Warm Weather to Kick off Fall for Mid-Atlantic, Northeast
An expected strong El Niño will lead to beneficial rain for Southern California, but it may be delayed until late fall and winter; meanwhile, flooding and mudslides will threaten the Four Corners region, in addition to some mid-fall snow.
Fall will get off to a warm start in the Northeast and mid-Atlantic before cooler, more seasonable air settles in during late September.
After a bitterly cold winter of 2014-2015, the winter of 2015-2016 will be milder. However, the season will be stormy with near- to above-normal snowfall in the offing for many, which could influence temperatures downward late in the season.
The moisture may transpire as flooding rains for the mid-Atlantic early, until mid- to late-season when it can be cold enough for snowfall in cities such as Philadelphia and New York City. Overall, the heaviest snow of the season will most likely fall north and west of these areas.
One or Two Tropical Systems in Offing for the Southeast
Despite below-normal numbers predicted for the Atlantic hurricane season, the Southeast could still get one or two impacts into the fall.
Regardless of potential tropical impacts, a significant amount of moisture will still make its way into the Southeast through late fall and beyond.
When winter rolls around, severe weather will reignite in Florida, while areas from eastern Texas to Virginia will face rounds of rain and the threat for flooding.
Cooler-Than-Normal Air to Chill Midwest and Great Lakes Area
This fall, the Midwest will be milder overall compared to fall of 2014, but it doesn’t mean the crop-growing region will be in the clear of occasional early shots of cold air.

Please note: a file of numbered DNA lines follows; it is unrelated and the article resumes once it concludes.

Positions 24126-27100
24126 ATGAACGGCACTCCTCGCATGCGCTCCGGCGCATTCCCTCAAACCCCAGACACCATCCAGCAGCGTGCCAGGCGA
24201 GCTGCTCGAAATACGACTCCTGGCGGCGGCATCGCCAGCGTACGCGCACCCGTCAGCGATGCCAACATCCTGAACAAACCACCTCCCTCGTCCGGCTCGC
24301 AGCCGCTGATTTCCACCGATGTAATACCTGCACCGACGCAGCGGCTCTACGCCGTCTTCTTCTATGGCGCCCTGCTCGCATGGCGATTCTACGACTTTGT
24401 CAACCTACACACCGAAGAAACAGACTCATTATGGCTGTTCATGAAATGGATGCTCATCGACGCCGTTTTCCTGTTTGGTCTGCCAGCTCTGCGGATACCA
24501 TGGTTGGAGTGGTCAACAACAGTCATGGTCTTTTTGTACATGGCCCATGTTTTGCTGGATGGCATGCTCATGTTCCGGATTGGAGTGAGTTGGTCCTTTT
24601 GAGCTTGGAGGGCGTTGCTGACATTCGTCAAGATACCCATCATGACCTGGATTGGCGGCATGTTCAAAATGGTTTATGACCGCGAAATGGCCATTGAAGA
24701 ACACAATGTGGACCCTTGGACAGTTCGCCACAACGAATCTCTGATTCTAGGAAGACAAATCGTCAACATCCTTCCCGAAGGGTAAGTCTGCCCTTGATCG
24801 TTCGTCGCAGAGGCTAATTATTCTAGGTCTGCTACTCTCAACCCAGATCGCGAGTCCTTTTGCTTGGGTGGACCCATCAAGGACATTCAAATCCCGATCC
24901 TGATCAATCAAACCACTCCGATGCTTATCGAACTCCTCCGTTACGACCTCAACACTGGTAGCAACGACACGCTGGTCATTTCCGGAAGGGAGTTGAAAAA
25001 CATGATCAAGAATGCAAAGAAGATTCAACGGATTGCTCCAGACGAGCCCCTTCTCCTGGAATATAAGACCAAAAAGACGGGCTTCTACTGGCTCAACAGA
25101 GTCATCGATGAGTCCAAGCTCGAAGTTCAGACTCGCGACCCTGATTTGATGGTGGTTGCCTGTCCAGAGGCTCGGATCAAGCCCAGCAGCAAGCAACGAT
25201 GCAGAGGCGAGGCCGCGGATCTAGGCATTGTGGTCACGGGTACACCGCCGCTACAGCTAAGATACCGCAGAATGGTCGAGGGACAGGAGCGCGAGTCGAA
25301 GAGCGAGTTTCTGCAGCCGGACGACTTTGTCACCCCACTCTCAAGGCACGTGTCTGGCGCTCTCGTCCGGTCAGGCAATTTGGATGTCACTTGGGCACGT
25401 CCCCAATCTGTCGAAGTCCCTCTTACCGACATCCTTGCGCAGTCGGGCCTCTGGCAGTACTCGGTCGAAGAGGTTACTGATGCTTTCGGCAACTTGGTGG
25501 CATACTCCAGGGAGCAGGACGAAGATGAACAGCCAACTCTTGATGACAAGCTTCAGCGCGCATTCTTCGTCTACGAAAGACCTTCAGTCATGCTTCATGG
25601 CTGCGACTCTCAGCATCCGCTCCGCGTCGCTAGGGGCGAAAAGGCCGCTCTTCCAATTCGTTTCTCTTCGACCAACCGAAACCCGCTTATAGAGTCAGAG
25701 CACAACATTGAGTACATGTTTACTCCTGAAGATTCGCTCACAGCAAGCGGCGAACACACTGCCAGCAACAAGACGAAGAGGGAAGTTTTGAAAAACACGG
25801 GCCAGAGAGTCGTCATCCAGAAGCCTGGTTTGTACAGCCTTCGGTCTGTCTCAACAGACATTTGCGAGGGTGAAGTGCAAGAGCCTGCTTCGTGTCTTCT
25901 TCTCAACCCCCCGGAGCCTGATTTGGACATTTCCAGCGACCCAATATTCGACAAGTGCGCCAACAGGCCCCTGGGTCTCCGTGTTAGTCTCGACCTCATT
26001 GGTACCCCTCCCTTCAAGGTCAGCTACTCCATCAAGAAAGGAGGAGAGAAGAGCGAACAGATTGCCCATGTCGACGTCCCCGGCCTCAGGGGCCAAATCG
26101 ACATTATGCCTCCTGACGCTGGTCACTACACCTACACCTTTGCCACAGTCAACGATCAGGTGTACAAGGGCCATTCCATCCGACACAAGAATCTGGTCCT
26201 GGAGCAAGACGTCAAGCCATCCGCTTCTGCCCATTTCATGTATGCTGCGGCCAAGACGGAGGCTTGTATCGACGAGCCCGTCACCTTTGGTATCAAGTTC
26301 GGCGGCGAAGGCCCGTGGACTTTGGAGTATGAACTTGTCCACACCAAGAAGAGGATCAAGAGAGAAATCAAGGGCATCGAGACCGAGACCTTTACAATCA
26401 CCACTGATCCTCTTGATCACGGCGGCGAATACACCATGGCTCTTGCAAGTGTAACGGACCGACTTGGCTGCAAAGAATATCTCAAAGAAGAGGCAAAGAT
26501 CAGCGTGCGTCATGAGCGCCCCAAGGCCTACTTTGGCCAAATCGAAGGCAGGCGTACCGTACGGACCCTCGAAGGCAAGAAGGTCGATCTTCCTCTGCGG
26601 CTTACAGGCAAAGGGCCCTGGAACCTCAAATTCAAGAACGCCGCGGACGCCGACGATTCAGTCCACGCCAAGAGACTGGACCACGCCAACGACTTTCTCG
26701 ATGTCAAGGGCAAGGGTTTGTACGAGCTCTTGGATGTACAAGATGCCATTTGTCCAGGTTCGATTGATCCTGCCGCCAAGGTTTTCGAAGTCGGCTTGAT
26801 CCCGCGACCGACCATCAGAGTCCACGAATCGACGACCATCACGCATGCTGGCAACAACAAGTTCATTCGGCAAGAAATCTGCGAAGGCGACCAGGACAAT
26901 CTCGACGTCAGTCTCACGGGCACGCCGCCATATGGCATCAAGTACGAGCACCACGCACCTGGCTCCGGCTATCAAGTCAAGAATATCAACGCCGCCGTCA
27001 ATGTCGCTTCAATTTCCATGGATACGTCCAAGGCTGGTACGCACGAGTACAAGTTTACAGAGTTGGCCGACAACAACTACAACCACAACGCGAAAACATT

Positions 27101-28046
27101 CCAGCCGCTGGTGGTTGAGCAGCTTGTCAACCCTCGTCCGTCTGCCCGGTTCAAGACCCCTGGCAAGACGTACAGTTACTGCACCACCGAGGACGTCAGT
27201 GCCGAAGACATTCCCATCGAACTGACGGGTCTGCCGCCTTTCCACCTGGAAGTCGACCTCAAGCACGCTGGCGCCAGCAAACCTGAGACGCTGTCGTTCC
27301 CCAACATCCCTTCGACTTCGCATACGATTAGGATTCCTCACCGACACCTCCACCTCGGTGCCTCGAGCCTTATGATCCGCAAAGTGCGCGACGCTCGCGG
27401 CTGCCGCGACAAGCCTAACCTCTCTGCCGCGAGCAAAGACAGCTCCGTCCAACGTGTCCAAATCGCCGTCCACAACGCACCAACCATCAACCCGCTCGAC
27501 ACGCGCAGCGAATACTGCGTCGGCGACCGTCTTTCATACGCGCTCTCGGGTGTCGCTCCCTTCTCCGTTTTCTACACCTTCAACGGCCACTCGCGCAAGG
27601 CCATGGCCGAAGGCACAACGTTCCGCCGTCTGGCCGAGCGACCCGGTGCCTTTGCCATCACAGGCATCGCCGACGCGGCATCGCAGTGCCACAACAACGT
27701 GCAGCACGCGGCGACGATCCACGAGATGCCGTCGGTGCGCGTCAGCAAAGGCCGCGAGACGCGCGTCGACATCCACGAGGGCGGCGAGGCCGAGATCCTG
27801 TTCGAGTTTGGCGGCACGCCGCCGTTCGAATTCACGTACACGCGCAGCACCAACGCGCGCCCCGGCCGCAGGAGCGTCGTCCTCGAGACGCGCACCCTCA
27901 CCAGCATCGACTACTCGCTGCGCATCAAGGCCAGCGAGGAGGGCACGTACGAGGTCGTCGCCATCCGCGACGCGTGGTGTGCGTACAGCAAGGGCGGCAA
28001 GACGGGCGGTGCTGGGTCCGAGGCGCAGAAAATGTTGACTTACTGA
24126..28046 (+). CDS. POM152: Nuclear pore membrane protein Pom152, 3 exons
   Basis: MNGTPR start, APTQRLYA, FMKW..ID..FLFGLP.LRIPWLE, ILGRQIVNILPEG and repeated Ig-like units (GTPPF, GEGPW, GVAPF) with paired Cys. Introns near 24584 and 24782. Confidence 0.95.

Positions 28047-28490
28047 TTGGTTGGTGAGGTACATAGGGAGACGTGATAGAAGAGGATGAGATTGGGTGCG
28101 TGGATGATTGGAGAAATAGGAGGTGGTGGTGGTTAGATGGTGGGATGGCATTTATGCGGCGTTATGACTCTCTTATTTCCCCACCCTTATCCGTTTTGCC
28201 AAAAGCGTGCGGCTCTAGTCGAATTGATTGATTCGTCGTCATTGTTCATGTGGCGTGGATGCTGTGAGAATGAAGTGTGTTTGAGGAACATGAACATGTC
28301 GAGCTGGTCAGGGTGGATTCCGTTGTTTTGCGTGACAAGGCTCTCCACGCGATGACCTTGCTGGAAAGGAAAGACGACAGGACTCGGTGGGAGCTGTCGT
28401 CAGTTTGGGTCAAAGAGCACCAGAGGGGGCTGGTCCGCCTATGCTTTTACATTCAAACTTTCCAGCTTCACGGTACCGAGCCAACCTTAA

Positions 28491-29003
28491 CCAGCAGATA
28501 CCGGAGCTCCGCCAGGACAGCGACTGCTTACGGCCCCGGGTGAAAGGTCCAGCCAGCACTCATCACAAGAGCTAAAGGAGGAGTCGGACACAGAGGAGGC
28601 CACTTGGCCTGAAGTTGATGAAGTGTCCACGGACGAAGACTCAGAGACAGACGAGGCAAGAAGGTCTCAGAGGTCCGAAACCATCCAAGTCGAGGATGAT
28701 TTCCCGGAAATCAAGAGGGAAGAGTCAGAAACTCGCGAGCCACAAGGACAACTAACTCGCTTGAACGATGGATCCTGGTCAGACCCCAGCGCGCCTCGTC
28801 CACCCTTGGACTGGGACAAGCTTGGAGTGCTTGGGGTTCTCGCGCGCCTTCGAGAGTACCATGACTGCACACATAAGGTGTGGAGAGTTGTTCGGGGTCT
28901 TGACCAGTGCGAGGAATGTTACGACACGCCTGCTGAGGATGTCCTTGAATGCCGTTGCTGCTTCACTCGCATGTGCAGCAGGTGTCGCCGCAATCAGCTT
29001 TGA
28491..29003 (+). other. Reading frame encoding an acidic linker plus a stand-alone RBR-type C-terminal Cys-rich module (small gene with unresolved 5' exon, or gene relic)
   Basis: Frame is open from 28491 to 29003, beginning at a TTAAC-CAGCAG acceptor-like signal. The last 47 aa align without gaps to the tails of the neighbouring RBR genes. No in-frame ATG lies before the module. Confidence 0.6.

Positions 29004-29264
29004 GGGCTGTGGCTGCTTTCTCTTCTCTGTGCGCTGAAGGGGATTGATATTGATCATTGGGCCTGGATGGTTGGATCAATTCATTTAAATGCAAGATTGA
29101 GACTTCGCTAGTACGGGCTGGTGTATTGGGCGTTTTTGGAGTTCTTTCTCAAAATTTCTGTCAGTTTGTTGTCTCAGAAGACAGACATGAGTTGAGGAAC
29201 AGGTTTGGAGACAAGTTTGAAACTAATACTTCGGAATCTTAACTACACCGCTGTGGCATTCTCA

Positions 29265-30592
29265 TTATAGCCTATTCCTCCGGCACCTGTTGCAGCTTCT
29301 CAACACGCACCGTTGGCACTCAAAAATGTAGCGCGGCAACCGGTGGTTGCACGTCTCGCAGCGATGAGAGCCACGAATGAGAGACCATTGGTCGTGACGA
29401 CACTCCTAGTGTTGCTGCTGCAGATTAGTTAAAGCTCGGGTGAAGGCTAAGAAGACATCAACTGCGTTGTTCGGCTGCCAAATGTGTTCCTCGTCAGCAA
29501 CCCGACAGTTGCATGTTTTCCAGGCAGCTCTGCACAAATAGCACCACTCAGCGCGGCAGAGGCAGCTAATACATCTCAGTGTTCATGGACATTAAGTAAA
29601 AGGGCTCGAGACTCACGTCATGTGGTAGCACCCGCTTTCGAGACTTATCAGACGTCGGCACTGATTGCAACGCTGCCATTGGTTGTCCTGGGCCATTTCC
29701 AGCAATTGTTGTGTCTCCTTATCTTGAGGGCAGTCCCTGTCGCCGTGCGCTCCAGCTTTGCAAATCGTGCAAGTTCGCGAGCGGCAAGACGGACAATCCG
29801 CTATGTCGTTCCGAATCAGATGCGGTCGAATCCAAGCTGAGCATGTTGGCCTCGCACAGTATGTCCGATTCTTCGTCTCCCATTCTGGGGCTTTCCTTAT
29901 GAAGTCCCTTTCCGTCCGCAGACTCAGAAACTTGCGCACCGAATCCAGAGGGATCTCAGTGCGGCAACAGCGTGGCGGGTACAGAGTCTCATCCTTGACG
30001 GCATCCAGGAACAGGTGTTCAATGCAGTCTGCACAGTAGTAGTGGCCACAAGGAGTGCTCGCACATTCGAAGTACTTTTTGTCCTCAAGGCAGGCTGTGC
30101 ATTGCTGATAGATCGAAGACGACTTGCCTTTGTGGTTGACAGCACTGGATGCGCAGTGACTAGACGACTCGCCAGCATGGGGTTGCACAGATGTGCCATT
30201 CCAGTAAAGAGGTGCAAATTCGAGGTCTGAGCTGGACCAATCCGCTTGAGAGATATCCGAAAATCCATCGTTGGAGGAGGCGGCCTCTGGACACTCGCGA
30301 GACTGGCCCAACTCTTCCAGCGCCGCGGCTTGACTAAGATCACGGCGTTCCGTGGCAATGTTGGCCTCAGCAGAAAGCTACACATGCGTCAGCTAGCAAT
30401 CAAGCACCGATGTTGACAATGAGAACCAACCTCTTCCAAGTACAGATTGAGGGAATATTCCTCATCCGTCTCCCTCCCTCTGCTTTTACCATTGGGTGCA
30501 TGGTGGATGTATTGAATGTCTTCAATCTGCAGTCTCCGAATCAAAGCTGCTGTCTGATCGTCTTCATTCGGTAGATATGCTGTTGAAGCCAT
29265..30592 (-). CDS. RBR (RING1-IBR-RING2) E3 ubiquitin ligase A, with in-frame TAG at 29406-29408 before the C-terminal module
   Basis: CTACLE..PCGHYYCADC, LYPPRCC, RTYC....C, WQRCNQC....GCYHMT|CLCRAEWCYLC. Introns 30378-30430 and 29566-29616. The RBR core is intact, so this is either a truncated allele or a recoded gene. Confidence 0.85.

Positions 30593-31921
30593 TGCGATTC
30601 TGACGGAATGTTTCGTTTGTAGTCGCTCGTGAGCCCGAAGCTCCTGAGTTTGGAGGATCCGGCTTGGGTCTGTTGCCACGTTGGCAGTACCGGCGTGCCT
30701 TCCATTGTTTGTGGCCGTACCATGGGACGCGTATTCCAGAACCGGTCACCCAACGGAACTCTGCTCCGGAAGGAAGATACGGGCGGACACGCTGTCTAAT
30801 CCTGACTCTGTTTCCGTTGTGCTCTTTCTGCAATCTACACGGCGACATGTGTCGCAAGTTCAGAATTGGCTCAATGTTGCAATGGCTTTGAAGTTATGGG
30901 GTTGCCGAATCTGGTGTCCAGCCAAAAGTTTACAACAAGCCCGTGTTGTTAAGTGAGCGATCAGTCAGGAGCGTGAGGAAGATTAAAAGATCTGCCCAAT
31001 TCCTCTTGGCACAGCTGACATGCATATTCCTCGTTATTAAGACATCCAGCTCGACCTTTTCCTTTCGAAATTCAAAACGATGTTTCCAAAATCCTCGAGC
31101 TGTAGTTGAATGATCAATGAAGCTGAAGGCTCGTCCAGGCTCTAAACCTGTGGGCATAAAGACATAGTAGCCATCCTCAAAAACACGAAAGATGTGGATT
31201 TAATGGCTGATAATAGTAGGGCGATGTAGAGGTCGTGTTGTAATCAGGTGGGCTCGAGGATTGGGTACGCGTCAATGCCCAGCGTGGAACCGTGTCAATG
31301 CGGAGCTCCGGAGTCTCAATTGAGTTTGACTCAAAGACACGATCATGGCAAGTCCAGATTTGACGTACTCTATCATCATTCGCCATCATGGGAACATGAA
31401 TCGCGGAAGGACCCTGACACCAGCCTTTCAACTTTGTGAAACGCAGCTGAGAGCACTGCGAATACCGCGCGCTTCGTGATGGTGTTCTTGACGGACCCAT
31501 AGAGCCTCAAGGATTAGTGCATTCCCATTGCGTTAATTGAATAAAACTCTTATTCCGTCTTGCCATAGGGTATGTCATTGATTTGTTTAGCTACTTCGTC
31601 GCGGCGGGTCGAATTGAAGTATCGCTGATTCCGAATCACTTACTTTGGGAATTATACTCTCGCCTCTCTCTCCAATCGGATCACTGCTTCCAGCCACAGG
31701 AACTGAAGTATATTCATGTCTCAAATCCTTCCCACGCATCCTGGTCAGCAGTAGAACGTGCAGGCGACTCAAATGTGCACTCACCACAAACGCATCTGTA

Wild temperature swings are possible at times, with quick snaps of cold followed by a week of warmer weather.
As for late fall and into the early winter season, there is an opportunity for a storm track to come to places like Chicago and Indianapolis, according to long-range forecasters.
Mild Air to Stretch Across Northern Plains; Southern Plains to Remain Wet, Cool
Mild air will infiltrate the northern Plains into the fall as warmth that has built up over the summer in the Northwest and western Canada spreads eastward.
Come winter, snowfall for the region is predicted to be below normal.
In the southern Plains, increased rainfall, below-normal temperatures and limited sunshine will define autumn.
Fire Danger to Worsen in California, Northwest
High heat going into the fall and increasingly dry conditions will allow an already brutal wildfire season to worsen across much of California and the Northwest.
Into October, the region could also get some late-season 90-degree days.
However, in California, Santa Ana winds will be at fault through September and October. This will bolster the fire threat, in what has already been a deadly and destructive season.
Some rain is possible for the drought-stricken state from October to November, though it will hardly make up for the existing deficit.
The greatest chance for denting or eliminating the long-term drought will be in winter and early spring with the help of a strong El Niño.
Wild Weather to Grip Southwest, Four Corners
After a few years of drought conditions for the Four Corners region, heavy rain can settle in this fall leading to significant flooding and mudslide events through November.
Drought conditions have fueled wildfires over the past few years, resulting in unrecovered burn scar areas.
By November, temperatures will drop well below normal across the Southwest, leading to a very active, wet and snowy season, typical of an El Niño pattern.
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